Dr. (Smt.) Kanak Rele ,
Padmabhushan, Akademi Ratna (Fellow of Sangeet Natak Akademi)
Director, Nalanda Dance Research Centre
Kuchipudi is a dance form from the southern state of Andhra Pradesh. It can be rightly called a dance drama. Kuchipudi, in effect, is the concept of total theatre where you have the combination of all the four abhinayas like ‘vachika’ – words spoken, ‘angika’- the physical movements, ‘satvika’ – that which has to do with the sentiments, human, emotions and ‘aharya’ – the costumes.Kuchipudi is a small little village in the Krishna district of Andhra Pradesh. The dance style or dance – drama is traditional practiced by very high caste Brahmins. It is believed that it was created in the l5th century A.D. and later on it was Siddhendra Yogi who is credited with bringing in a lot of vim and vigour into the dance style.
The most characteristic feature of this dance style is its scintillating, vivacious footwork and body movements. It has a lot of coquette movements in it because of the feminine aspect and shringara rasa of the dance form.
Between the 6th and the 10th centuries A.D. India saw the phenomenal upsurge in personalized devotion to God in the form of Bhakti. With Jnana and Karma, Bhakti formed the third marga, or path to achieve Moksha, the Absolute release. ‘Bhakti marga’ extols the achievement of this spiritual union with God through pure love resulting in a great yearning in the soul of the bhakta (devotee).
In South India, this marga caught the imagination of the masses. There arose an order of yogis, who were of the conviction that the best way to express bhakti was through the combined arts of music, dance and drama. Thus, they initiated a tradition whereby the bhakta began to approach his God by singing, dancing and acting. Being predominantly, a vaishnavite dance form in its approach, Kuchipudi focuses on eulogy of the virtues and great deeds of Lord Vishnu and follows the Maha Bhagavatam.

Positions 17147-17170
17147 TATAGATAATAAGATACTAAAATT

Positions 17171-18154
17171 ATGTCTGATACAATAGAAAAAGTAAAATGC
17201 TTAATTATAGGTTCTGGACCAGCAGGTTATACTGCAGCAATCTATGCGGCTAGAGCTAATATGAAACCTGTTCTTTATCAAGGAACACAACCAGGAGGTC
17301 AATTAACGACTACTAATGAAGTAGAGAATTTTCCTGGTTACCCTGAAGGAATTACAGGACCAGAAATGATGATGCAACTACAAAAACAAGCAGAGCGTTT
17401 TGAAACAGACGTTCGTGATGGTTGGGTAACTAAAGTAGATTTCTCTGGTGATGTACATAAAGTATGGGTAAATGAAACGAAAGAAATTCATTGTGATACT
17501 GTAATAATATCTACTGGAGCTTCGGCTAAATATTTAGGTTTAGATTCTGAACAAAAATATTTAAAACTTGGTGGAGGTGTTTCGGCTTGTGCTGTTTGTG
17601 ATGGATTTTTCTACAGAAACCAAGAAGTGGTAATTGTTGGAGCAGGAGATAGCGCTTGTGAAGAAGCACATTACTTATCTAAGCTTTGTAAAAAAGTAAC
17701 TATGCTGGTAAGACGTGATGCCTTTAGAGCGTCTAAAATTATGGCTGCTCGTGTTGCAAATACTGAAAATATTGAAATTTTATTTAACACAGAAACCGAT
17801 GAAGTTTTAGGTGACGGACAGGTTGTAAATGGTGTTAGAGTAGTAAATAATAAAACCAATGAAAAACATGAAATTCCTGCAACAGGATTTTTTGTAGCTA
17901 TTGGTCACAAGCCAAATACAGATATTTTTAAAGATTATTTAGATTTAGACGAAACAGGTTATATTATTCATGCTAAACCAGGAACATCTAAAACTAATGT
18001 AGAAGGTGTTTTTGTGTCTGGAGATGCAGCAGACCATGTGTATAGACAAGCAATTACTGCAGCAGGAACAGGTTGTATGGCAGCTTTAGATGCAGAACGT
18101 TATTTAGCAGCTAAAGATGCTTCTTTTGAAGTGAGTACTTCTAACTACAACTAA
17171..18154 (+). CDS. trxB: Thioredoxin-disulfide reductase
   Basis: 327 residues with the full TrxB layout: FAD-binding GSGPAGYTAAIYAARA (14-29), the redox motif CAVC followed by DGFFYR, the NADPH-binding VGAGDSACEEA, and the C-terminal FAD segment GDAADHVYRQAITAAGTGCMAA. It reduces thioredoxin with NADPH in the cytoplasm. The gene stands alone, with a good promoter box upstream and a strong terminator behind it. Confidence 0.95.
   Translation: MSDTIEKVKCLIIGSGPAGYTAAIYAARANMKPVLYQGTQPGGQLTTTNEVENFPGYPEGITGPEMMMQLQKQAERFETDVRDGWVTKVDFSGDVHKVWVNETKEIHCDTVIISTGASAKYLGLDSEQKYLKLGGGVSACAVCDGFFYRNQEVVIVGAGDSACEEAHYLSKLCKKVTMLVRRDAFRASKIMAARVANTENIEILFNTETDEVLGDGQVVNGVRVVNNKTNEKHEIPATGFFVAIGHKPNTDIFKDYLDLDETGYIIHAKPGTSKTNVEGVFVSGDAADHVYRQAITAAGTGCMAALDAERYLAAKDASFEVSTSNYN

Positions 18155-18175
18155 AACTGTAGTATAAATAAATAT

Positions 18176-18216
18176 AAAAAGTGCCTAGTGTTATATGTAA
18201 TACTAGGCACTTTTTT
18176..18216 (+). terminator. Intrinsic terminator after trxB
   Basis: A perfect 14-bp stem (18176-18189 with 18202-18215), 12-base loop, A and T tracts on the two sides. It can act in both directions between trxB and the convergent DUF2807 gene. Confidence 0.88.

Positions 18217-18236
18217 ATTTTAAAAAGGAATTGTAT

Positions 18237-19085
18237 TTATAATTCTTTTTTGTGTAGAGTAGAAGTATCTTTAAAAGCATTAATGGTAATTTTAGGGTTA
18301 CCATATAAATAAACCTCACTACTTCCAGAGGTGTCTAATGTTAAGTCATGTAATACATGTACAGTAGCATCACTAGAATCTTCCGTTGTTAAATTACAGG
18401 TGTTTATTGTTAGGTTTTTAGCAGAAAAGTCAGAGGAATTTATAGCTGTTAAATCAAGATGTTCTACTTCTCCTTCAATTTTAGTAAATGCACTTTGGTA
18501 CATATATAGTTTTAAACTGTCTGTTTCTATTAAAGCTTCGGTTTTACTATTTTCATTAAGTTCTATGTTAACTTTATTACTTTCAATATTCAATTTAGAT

In Kuchipudi traditionally, women are not allowed to take part and the female roles are enacted by nubile Brahmin boys. It is also a composite art in the sense that different actors enact different roles but no art can be static. In the past three or four decades, solo items have been created and are still being performed. The same tradition gave rise to a similar form of dance-drama called ‘Bhagvat Mela Natakam’ in the adjoining state of Tamil Nadu. Both these arts have the sentiment of loving devotion to God, permeating every facet of their technique. These dance-dramas helped to arouse in the minds of the people a great consciousness of God’s greatness.
In the development of Kuchipudi, two yogis appear to have played a key role. These are ‘Tirtha Narayana Yati’ and his disciple ‘Siddhendra Yogi’. Both of them were devout bhaktas of Lord Shri Krishna. Their great love manifested into outpouring of exquisite bhakti literature. Tirtha Naryana wrote the Krishna Lila Tarangini in the form of a musical opera. His disciple Siddhendra yogi wrote the famous ‘Shringara kavya Parijatapaharana’. While presenting this in the form of dance-drama, he shunned the devadasis and, instead, selected nubile Brahmin boys to enact the roles. This dance drama is performed even today and stands as a master piece in this genre.
The technique of Kuchipudi exhibits a fine balance nritta, nritya and natya elements-the last preponderating in the ‘vachika abhinaya’. Thus, the Kuchipudi actor or dancer not only sings his pieces and dances them but also utters the dialogues. It must be mentioned that though Kuchipudi is a dance-drama, there are some items which can be and are performed as solo items.